The removal of 414 library books by North East Independent School District officials to review for “vulgar or obscene” content “flies in the face” of a U.S. Supreme Court decision that said books cannot be removed from school libraries on political grounds, according to an expert on free speech and First Amendment issues.
NEISD librarians began pulling copies of 414 books from school library shelves Dec. 2 as part of a review process to weed out books that contain “obscene or vulgar material,” Superintendent Sean Maika wrote in a Dec. 7 letter to families. The district, the second-largest in San Antonio with 60,000 students, used the list of about 850 books state Rep. Matt Krause (R-Fort Worth) asked districts to identify as part of an investigation into “school district content.”
In late October, Krause, chair of the House Committee on General Investigating, told the Texas Education Agency that he was initiating the inquiry into books that address race, sex or “material that might make students feel discomfort.”
Maika said the district used Krause’s list as a “jumping off point” to review library books after a racist book found in some NEISD libraries came to his attention last spring. Out of the 414 titles on the list found in the district’s online book catalogue, librarians have deemed 100 of those books as acceptable and another 75 for potential removal or relocation, NEISD spokeswoman Aubrey Chancellor said.
“When you know that you have at least one book that may be questionable and then you choose to take no action, that could seem irresponsible,” she said. “Our administration felt really that it was our obligation and our duty to check these books in the best interest of our students and our parents.”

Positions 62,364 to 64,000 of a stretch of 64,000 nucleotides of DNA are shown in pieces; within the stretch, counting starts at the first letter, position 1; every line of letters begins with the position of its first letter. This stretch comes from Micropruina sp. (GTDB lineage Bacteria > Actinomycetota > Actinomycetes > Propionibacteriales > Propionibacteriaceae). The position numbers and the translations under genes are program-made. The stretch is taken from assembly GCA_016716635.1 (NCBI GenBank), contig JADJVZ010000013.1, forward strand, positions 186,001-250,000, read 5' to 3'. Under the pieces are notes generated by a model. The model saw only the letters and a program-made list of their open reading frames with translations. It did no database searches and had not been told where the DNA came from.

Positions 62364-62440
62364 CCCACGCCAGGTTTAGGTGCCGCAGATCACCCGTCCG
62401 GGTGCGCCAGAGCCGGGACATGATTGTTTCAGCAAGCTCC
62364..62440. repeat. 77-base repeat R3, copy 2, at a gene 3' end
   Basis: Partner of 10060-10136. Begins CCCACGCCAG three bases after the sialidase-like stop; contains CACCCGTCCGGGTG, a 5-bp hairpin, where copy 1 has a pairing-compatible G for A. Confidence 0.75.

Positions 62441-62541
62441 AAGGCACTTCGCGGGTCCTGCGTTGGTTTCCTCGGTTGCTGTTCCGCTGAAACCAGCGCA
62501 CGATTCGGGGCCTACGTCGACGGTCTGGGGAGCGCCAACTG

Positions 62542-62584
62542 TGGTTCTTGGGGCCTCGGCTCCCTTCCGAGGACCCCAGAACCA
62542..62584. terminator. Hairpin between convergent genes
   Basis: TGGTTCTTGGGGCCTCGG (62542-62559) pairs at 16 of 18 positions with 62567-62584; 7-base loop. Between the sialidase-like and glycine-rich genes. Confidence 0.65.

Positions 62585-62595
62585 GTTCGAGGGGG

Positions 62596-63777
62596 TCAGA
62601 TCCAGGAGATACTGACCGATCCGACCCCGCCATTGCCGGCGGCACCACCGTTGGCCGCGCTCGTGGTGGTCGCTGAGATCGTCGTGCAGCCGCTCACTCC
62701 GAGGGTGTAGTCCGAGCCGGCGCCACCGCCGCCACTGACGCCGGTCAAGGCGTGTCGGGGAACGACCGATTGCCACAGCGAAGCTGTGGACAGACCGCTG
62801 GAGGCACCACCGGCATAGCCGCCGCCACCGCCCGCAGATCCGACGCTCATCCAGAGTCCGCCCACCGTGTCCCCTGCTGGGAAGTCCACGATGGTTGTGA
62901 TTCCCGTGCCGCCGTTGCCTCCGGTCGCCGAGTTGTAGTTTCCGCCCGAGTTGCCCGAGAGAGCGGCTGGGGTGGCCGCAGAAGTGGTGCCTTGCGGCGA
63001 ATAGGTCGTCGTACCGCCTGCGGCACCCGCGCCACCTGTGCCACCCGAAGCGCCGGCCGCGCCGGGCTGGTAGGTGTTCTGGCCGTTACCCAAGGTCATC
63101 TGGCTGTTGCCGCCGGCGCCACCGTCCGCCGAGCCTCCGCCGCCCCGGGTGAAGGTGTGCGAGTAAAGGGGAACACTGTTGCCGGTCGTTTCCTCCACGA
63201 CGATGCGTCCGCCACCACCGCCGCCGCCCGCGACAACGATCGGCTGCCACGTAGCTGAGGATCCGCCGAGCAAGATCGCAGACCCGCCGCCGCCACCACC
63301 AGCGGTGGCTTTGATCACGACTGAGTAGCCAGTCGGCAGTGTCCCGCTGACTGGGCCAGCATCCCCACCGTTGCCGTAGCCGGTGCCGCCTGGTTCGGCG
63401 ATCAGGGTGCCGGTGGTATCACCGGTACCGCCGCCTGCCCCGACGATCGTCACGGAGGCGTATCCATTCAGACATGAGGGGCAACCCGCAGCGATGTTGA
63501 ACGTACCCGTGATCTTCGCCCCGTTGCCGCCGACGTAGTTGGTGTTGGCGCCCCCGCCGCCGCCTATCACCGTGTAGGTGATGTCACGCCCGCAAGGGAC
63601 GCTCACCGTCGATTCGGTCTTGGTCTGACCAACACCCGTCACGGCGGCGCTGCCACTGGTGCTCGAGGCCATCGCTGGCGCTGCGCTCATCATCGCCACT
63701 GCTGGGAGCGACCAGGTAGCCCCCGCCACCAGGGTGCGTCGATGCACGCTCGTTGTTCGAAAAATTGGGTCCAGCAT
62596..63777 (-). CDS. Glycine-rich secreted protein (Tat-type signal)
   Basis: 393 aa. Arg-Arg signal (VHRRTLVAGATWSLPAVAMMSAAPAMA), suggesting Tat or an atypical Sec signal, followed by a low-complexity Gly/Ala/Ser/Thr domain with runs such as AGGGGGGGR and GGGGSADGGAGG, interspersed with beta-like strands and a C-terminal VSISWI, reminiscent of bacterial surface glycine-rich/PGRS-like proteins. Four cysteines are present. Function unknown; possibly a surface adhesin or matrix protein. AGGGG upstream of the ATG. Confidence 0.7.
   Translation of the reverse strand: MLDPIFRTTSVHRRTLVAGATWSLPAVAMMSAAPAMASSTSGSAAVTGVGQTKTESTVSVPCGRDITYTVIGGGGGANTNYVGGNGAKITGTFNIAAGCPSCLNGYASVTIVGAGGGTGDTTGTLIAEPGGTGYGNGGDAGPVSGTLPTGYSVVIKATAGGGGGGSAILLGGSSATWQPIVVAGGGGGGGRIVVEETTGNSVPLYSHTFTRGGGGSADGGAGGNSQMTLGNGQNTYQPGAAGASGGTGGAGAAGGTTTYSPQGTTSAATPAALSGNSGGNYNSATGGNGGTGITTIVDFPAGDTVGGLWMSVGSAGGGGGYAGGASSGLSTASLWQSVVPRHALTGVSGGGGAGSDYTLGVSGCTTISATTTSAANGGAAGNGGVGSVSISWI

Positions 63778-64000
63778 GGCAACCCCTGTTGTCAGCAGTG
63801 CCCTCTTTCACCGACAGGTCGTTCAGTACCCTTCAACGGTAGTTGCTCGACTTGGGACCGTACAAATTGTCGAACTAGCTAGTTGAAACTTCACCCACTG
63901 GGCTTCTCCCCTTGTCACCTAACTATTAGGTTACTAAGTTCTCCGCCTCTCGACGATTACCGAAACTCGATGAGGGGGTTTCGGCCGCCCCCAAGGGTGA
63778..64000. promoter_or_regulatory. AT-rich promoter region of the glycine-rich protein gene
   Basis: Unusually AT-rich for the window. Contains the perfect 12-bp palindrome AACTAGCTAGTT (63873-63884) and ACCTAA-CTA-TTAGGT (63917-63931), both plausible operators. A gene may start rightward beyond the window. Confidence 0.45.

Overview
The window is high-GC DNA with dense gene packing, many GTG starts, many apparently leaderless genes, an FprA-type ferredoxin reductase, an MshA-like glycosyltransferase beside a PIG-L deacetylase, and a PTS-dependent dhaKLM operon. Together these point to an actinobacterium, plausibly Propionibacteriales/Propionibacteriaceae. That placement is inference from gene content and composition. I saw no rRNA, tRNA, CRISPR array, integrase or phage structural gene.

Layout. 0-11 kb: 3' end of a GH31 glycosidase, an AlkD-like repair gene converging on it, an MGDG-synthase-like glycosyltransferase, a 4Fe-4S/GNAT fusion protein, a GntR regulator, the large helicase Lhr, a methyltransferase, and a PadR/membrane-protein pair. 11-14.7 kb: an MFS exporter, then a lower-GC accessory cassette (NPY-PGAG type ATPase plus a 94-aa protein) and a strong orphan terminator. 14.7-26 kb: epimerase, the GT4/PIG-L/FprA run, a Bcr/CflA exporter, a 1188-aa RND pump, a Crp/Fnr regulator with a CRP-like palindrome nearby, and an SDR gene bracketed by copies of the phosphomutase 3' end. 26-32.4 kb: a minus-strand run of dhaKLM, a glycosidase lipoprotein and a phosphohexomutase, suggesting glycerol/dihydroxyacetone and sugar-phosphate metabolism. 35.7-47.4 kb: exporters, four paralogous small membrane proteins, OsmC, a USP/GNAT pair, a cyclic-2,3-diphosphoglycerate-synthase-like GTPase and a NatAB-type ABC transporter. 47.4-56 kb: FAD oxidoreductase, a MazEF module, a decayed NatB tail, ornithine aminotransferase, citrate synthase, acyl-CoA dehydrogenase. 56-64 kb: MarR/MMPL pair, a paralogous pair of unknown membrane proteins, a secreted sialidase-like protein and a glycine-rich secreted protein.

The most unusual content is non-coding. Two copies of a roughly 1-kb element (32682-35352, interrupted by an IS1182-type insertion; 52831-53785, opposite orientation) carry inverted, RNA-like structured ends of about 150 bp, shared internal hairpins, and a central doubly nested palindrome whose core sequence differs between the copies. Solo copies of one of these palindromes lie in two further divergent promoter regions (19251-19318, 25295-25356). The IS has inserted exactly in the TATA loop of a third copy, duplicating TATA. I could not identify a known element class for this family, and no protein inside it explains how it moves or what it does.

The racist book Maika referred to but did not name was The Story of Little Black Sambo, Chancellor said. Published in 1899, the children’s book has long been a source of controversy for its depictions of Black people through racial stereotypes.
Ken Paulson, director of the Free Speech Center at Middle Tennessee State University, said NEISD’s removal of books from library shelves before they have been reviewed could be unconstitutional. In 1982, the U.S. Supreme Court ruled in Board of Education, Island Trees Union Free School District v. Pico that school boards and administrators have the right to remove books from school libraries if they have “legitimate concerns about vulgarity and inappropriate content that will potentially harm growing minds.”
“The Pico case very clearly says that school districts cannot remove books for political reasons. They cannot remove books to suppress ideas,” he said. “Removing books from a public library even for an interim period flies in the face of the U.S. Supreme Court decision in Pico. The heart of that case was the fact that there had been no fact-finding about the merits of books being banned. A school district has an affirmative obligation to do a genuine review and not pre-judge the merits of the books by taking them off the shelf.”
Paulson called the discovery of The Story of Little Black Sambo as the driver of NEISD’s book review and removal a “red herring.” Paulson said the book was popular in the 1950s and that “enlightened libraries” removed it long ago.
“There is not a library professional in this country that does not know about the Little Black Sambo controversy,” he said.
Krause’s 16-page list includes best-selling and award-winning books, such as the 1967 Pulitzer Prize-winning novel The Confessions of Nat Turner by William Styron and Between the World and Me by Ta-Nehisi Coates. A Dallas Morning News analysis of the first 100 titles listed found that 97 were written by women, people of color or LGBTQ authors.